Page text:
Moderated by Rick Badie
Georgia and Tennessee are in a standoff as it relates to water and state boundary lines. Georgia, in search of a long-term solution to quench its thirst, wants to tap the Tennessee River. Volunteer State officials refuse to grant access. Today, we present both sides of the ongoing dispute.
Good-faith effort avoids litigation
By Brad Carver
For nearly 200 years, Georgia and Tennessee have been disputing the location of their border.
Georgia House Resolution 4 is the Peach State’s effort to be a good neighbor to our Volunteer neighbors, encouraging them to put the proverbial fence in the correct place.
Flowing through the Tennessee River are more than 1.6 billion gallons of Georgia water, arriving from rills, creeks and rivers in Georgia’s Blue Ridge, among the rainiest parts of the continental U.S. The Tennessee Valley Authority estimates the river has at least 1 billion gallons of excess capacity each day. Just half of that daily excess would meet all of metro Atlanta’s water needs for the next 100 years.
Georgia has been disputing its border with Tennessee since 1818, when a flawed survey improperly sited the line one mile south of the mutually agreed upon border at the 35th parallel. Georgia never accepted the survey; Tennessee did and has since rebuffed or ignored 10 different attempts by Georgia to solve the issue.
It’s understandable why Tennessee has sought to avoid this conversation. This disputed one-mile strip of land contains 30,000 residents and a bend of the Tennessee River, the seventh-largest river in the U.S. Controlling access to the river gives Tennessee an economic advantage. Without access to the river, Atlanta might eventually dry up.
H.R. 4 is a good-faith effort to avoid litigation. This proposal would grant Georgia riparian rights to the Tennessee River by moving the border only at the Nickajack reservoir and recognizing the remainder of the flawed survey as the official boundary.
This resolution spares both sides a contentious legal battle, one with the odds stacked against our northern neighbors. Additionally, it helps prevent chronic flooding in the Tennessee River valley and provides extra water to Georgia, Alabama and Florida. This is truly a regional solution to the Southeast’s water troubles.
Contrary to arm-chair legal scholars who dismiss our case, there is a litany of legal justification for Georgia’s claim, should it come to litigation. The U.S. Supreme Court has ruled on five state border disputes in the past 15 years and hundreds since the founding of our country.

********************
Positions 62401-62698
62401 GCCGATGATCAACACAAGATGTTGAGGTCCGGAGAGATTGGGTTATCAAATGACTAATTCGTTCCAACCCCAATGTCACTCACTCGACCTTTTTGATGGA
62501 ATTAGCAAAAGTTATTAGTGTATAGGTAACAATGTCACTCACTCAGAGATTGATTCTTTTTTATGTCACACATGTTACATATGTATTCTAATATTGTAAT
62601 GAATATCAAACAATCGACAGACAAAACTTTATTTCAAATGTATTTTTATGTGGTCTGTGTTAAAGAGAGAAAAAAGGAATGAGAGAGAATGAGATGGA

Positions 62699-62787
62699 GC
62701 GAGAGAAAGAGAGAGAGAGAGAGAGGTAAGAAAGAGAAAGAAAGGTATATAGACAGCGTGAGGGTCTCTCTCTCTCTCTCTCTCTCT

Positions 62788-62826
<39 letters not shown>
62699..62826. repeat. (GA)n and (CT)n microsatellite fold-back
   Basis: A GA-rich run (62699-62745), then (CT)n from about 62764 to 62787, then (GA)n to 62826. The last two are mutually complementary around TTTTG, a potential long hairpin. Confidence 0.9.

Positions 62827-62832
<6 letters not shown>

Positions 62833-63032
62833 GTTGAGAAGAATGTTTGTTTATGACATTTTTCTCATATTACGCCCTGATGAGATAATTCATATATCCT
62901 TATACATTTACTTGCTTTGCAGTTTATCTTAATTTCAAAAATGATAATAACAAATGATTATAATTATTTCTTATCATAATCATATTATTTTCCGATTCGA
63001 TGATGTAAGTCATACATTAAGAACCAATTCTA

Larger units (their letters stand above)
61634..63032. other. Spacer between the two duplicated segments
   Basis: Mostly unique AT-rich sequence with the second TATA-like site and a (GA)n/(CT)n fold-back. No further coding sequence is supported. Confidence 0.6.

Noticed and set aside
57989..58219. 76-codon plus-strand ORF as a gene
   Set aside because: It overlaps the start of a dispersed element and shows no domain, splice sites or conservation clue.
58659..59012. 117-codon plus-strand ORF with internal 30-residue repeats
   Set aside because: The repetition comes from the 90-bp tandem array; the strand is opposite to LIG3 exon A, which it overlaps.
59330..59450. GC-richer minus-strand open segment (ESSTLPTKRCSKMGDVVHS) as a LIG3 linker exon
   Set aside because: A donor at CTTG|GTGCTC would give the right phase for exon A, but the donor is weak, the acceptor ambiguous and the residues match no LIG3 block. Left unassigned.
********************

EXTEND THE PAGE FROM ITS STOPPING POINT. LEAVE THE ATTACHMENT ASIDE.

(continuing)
Because Georgia never ceded its right to the disputed land and both parties acknowledge the 35th parallel is the true border, Tennessee is in violation of Article IV, Section 3 of the U.S. Constitution by claiming a portion of another state. Unlike general property law, the concept of “adverse possession” — claiming land so long that it eventually becomes yours — does not apply to governments.
Tennessee also has weakened its hand through its own legal history. Its state Legislature passed resolutions in 1889 and 1905 claiming “grave doubts” about the current border with Georgia. The “grave doubts” argument was used at that time to initiate a settlement with Mississippi and change that border to the 35th parallel. Today, Memphis International Airport resides in what was once Mississippi.
Let’s solve this problem together and leave the battles for the football field.
Brad Carver is senior managing director of government affairs for the Atlanta law firm Hall Booth Smith.
Georgia moves to shift boundary
By The Chattanooga Times Free Press
The Tennessee River is not to be taken for granted.
It shouldn’t be piped to North Georgia in a land grab, either.
In 1998, a Georgia planner named Harry West half jokingly talked of sticking “a big straw” in the Tennessee to bring water to thirsty Atlanta.
The talk made headlines and galvanized Tennessee state officials to action, drafting a new permitting law that bans what is called “interbasin transfers.” The bill quickly passed unanimously.
In approving it, Tennessee lawmakers and policy wonks pointed to the example of the Colorado River, which once flowed from the Rockies into Mexico and then to the Gulf of California. Now, after being diverted hundreds of miles to Los Angeles, San Diego, Phoenix and other fast-growing cities and acres of thirsty deserts converted to croplands, 70 percent of the Colorado’s water is siphoned away.
What was once a lush delta in Mexico where the river joined the ocean is now dry.
The Tennessee River is the nation’s fifth-largest river system with a nearly 41,000-square-mile drainage area — the basin or watershed of the river as it flows 652 miles from upper east Tennessee through Knoxville, Chattanooga and Huntsville, Ala., and Eastport, Miss., before it turns north and runs back into the Volunteer State. It crosses the state to form the division between Middle and West Tennessee before flowing finally into the Ohio River at Paducah, Ky.